So far with a two-week maternity leave under her belt and now this, it’s safe to say Yahoo CEO Marissa Mayer isn’t looking to win any awards. But in fairness to her, that’s not what she was hired to do.
Did she make the right call? Only time will tell but what’s clear is that Mayer is trying to change the culture at Yahoo and change it quick. As an executive, I get what she’s trying to do. The company (and let’s not forget that Yahoo is public) is in dire straights and Mayer knows her grace period as a new CEO is only going to last so long before her board and shareholders start demanding results.
If you don’t have the right talent in place, corporate strategy will only take you so far.
So it may be that Mayer and her management team have decided that the fastest way to figure out if they have the right people on the bus is to have all of their employees come in from the cold and plug back into the office. They need to quickly sort out the “A” players from the “B” and “C” players so that those employees who don’t fit the model of the new Yahoo will simply unplug their laptops and leave. It’s clear she’s also trying to send a shockwave signal through the organization to let employees know the game has changed.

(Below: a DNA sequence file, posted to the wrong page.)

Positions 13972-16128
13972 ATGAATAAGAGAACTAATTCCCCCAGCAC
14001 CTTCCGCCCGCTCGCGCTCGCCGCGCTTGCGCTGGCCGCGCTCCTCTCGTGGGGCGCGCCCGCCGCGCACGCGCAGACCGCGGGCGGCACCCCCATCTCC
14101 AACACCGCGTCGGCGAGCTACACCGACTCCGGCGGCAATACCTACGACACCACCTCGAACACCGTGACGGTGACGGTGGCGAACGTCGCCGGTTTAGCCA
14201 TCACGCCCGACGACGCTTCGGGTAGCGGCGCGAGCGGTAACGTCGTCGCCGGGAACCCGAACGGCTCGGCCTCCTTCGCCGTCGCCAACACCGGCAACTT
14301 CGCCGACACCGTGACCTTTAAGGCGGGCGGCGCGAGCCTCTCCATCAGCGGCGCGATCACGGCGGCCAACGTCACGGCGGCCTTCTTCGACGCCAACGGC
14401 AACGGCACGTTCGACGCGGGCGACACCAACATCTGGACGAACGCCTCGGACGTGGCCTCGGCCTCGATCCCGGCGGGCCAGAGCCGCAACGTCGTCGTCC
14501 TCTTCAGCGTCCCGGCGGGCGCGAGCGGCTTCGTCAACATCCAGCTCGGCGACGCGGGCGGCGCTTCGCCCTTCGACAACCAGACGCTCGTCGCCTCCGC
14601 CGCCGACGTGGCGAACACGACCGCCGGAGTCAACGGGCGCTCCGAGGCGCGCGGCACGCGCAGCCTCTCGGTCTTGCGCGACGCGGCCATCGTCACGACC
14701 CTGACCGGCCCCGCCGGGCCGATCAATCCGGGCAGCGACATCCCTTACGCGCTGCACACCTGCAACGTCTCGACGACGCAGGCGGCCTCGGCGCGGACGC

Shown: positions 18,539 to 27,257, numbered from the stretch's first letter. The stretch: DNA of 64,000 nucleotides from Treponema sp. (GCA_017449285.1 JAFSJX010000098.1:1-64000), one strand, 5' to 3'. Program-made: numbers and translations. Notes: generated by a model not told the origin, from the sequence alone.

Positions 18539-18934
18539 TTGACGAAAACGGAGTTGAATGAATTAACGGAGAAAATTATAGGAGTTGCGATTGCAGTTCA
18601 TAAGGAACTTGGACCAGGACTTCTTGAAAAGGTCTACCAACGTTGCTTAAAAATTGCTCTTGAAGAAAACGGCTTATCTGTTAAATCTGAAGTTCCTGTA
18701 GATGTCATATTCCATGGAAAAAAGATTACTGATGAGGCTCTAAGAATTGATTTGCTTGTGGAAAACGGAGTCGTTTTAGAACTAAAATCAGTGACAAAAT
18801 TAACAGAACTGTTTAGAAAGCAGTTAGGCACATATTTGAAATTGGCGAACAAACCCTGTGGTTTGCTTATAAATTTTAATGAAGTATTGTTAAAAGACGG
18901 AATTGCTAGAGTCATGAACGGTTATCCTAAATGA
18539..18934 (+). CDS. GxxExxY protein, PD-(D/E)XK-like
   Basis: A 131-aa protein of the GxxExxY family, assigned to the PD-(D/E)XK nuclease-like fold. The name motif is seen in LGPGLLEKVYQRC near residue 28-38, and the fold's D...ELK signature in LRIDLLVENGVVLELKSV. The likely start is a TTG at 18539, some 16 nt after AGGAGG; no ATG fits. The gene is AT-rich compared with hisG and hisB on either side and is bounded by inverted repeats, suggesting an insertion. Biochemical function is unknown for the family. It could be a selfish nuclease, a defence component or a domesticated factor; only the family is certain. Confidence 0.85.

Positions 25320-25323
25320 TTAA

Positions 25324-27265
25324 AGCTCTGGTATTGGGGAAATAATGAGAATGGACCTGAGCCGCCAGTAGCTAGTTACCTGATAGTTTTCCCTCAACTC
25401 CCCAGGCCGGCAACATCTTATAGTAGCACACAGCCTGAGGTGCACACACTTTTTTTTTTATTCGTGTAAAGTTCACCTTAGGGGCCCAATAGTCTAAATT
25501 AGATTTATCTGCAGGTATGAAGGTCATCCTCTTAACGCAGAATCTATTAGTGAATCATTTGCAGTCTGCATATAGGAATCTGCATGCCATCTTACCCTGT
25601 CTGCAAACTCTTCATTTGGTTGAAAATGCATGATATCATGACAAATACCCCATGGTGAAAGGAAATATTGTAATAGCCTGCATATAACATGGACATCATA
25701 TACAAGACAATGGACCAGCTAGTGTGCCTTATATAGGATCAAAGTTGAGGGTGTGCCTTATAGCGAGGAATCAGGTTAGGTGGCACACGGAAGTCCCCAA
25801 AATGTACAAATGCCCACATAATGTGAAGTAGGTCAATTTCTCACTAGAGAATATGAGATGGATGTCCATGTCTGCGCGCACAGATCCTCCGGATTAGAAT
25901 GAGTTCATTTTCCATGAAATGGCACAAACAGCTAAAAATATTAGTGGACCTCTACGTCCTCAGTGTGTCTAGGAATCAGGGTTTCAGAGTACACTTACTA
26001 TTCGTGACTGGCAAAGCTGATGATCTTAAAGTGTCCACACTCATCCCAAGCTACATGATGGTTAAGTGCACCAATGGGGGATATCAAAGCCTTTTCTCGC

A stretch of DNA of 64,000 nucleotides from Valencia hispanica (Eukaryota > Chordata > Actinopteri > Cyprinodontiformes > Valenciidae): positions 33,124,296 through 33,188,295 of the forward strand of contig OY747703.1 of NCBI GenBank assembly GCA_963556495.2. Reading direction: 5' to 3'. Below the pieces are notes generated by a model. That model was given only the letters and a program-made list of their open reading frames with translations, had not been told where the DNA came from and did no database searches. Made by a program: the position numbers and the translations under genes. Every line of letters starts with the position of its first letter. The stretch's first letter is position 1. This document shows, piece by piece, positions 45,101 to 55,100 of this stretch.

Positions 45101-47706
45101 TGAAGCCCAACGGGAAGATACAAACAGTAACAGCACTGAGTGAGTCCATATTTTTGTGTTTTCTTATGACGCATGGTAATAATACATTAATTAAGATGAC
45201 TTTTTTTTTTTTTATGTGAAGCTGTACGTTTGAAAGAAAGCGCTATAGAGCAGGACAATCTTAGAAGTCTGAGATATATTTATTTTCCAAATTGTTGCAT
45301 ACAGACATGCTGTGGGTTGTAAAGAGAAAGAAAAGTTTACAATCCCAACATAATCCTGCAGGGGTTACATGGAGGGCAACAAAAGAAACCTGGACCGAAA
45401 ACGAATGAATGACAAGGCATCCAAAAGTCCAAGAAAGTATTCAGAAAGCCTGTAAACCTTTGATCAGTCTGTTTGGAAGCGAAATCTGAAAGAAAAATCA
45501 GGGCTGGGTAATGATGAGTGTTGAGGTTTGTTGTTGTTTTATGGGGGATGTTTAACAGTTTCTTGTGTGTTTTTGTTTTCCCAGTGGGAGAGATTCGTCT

I have no doubt Yahoo is going to lose some high performers during this shake up, but Mayer is clearly ready to take this risk in order to right a sinking ship. Work/life balance and non-existent maternity leaves be damned, she’s in it to win it and wants everyone on her program or leave.
Is this going to be a trend at other companies?
I don’t think so.
Yahoo is swimming against the tide when it comes to working from home.
According to the US Census, almost 13.4 million people work from home up 41% in the last decade. More and companies (including the one I work for) advertise it as a benefit or use it to recruit and retain top-talent.
It’s also worth noting that Americans have some of the highest productivity in the world. We work more hours and take far less vacation than our European counterparts.
For better or worse, American workplace culture has evolved to a point where the lines between work and home have blurred.
We work all the time.
And because work encroaches upon our personal lives so much, and we are so tethered to our mobile technology, employers are allowing workers to work from home because they know it is nearly impossible to turn work off completely.